Chi-X Australia Spies New Opportunities

Shanny Basar
Chi-X Australia Spies New Opportunities

Chi-X Australia sees new opportunities to compete with the Australian Securities Exchange, in derivatives and clearing and settlement, following the alternative trading system’s purchase by Cboe Global Markets. 

In June this year Cboe announced that it had completed its acquisition of Chi-X Asia Pacific. The deal gives Cboe access to the Japanese and Australian markets and allows the group to establish a significant presence in the Asia Pacific region for the first time.

Edward Tilly, chairman, president and chief executive at Cboe Global Markets, highlighted global growth opportunities on the group’s second quarter results call in July. 

Edward Tilly, CBOE

Edward Tilly, Cboe Global Markets.

Tilly said: “We are now a truly global market infrastructure provider, operating markets and delivering products and services around the world every day of the week, and around the clock.”

Vic Jokovic, chief executive at Chi-X Australia told Markets Media that a number of large global exchanges have been interested in entering Australia and Japan for many years.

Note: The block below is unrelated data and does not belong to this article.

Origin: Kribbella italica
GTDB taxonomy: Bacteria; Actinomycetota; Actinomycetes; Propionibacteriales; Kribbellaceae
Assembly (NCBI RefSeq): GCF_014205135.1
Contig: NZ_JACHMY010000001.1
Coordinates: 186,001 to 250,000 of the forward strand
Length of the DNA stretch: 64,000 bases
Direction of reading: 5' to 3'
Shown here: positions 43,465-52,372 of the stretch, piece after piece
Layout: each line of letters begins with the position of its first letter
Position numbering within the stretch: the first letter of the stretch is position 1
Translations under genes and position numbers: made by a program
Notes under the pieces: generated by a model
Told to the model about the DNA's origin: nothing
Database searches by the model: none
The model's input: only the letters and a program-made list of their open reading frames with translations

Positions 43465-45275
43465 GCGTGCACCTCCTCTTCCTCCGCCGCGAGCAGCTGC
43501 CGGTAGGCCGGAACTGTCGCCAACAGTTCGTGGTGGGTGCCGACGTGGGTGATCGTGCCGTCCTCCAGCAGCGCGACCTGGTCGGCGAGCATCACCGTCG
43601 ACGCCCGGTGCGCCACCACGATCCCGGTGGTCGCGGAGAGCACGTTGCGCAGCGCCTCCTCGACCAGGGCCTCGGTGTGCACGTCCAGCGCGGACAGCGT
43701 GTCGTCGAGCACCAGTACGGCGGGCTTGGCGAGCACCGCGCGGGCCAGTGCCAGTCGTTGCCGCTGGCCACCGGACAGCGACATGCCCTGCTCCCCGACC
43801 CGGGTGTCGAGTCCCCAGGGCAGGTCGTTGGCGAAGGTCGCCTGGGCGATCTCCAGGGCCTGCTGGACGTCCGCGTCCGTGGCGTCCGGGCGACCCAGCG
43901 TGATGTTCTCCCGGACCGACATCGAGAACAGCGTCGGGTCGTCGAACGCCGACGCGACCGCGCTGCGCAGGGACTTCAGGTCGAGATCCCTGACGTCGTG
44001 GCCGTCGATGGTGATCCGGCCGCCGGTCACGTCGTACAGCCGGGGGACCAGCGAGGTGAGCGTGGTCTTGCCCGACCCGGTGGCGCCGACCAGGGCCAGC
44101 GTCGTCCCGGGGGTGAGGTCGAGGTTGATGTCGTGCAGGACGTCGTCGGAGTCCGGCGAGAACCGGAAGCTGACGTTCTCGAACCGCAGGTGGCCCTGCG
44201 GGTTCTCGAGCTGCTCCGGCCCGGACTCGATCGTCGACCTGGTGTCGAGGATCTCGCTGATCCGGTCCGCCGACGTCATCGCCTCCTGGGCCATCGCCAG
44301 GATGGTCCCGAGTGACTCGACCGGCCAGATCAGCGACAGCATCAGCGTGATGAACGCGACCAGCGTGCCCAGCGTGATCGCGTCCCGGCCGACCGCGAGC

“Whilst both Australia and Japan are dominated by a primary exchange Chi-X has established itself as the key alternative in both markets so it was a great opportunity for a large global exchange to get a foothold into two significant markets,” he said.

Jokovic admitted that when Chi-X first came to the Australian market in 2010 there was strong support for competition but also a great deal of scepticism amongst market participants in its ability to compete with ASX. 

“Fast forward to 2021 and Chi-X Australia trading volumes average A$1.5bn each day, about 20% of the total market share,” he added. 

Jarden Australia was admitted as Chi-X Australia’s 50th trading participant in May this year. 

“Cboe is a fantastic fit because Chi-X Australia facilitates immediate connectivity to every significant broker in Australia,” he added. “There are 60 participants that operate in the Australian market, from the largest to the smallest brokers, and 51 are connected to Chi-X after a 10-year journey of building out that connectivity.” 

Jokovic continued that Australia has the fourth largest pension scheme in the world and trading levels are in the top 10 largest globally.